American Heritage® Dictionary of the English Language, Fourth Edition
- n. A person who experiences synesthesia, as by having a secondary sensation of sound as color or of color as sound.
- n. alternative spelling of synaesthete.
“The protagonist is a synesthete, which is unusual enough that most readers would probably consider it a novelty.”
“On second reading, this does seem like I'm dumbing the term "synesthete" as I accuse others with "curate.”
“And I also found out a while back that I'm a synesthete.”
“I think this has something to do with my being a synesthete? idk. ssj4Gogeta wewillchange”
“What is the significance of Yllis being a synesthete?”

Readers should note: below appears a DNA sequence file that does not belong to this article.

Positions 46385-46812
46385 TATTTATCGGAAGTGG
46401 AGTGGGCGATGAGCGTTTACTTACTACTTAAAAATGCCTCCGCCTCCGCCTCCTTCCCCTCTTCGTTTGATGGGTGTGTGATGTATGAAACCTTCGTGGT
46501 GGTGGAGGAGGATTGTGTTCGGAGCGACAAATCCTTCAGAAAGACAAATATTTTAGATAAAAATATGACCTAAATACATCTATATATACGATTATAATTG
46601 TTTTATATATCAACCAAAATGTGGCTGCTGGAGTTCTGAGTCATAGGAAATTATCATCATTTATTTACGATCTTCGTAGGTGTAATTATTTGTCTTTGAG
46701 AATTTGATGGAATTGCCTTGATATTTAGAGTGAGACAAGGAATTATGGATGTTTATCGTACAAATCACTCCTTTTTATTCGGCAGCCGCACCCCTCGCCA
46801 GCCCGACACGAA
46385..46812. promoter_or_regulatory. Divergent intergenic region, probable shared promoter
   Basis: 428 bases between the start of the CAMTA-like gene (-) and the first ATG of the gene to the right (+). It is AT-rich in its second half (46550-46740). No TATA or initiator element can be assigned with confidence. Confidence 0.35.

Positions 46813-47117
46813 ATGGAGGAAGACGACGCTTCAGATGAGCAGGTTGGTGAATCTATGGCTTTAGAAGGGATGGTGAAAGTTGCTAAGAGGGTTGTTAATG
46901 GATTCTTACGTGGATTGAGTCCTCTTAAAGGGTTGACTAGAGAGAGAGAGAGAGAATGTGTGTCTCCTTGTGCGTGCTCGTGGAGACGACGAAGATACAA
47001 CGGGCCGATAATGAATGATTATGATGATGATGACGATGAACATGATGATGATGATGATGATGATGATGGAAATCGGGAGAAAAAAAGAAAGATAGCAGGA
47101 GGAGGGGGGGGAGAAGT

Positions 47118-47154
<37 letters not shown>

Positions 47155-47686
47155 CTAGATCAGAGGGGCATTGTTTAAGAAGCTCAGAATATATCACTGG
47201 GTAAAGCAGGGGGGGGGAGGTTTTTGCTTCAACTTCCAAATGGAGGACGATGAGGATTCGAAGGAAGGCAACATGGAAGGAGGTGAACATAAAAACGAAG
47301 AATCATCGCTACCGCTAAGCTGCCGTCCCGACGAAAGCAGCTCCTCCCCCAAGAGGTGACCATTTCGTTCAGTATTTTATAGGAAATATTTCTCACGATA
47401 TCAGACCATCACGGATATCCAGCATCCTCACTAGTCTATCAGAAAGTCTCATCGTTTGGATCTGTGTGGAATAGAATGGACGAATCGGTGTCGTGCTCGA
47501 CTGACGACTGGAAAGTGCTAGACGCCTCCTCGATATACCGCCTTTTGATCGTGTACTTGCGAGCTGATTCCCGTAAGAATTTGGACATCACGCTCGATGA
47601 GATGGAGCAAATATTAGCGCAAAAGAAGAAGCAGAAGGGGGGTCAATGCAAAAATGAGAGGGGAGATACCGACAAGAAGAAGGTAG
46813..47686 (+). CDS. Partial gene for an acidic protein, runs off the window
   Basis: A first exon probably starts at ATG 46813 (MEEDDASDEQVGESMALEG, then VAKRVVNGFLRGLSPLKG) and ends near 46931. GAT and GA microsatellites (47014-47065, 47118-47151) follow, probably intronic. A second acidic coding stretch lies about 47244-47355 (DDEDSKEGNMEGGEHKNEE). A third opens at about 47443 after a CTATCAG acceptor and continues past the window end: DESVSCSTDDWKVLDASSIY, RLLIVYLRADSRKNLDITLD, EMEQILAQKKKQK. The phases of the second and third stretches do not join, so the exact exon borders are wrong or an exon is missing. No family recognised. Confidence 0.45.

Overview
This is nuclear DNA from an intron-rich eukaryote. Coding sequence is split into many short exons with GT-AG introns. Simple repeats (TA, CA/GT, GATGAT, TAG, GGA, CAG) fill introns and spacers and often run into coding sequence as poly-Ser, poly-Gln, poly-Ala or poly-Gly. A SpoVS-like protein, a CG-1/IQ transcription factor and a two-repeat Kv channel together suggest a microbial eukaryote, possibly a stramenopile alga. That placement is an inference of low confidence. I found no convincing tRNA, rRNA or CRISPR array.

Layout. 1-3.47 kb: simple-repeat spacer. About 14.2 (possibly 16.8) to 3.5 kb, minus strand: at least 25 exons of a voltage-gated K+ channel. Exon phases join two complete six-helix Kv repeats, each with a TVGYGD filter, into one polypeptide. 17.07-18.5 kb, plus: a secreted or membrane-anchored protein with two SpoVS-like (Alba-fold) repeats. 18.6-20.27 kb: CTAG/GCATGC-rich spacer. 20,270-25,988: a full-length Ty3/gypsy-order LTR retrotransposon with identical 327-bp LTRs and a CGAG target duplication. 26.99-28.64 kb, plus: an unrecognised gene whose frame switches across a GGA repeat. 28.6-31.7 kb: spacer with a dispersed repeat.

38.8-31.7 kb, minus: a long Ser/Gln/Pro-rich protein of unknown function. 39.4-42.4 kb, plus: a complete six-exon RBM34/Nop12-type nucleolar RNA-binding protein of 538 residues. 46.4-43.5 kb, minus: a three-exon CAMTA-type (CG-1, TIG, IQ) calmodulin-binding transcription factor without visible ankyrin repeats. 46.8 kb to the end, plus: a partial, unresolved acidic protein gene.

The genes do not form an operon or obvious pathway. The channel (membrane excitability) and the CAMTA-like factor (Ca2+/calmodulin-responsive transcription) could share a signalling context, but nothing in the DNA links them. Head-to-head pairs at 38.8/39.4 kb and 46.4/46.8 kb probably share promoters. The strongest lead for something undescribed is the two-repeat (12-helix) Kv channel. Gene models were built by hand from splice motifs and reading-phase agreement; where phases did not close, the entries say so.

“But as we passed from America to Africa, I, Yllis Slepy, synesthete that I am, saw orange neon and digital black during a personality-free Thursday in the personality-free month of September, even as I tasted and smelled and otherwise sensed what seemed an ocean of feeling in that plane.”
“Some say every person on earth is a synesthete, but that the remaining 999,990 people out of a million experience synesthesia only on a subconscious level.”
“What prompted the idea to have a character in the story be a synesthete?”
“Is every synesthete like me: a reflection, an absorption, a sponge?”
“For instance: a synesthete might see colors when listening to music, or taste flavors when hearing a spoken word.”
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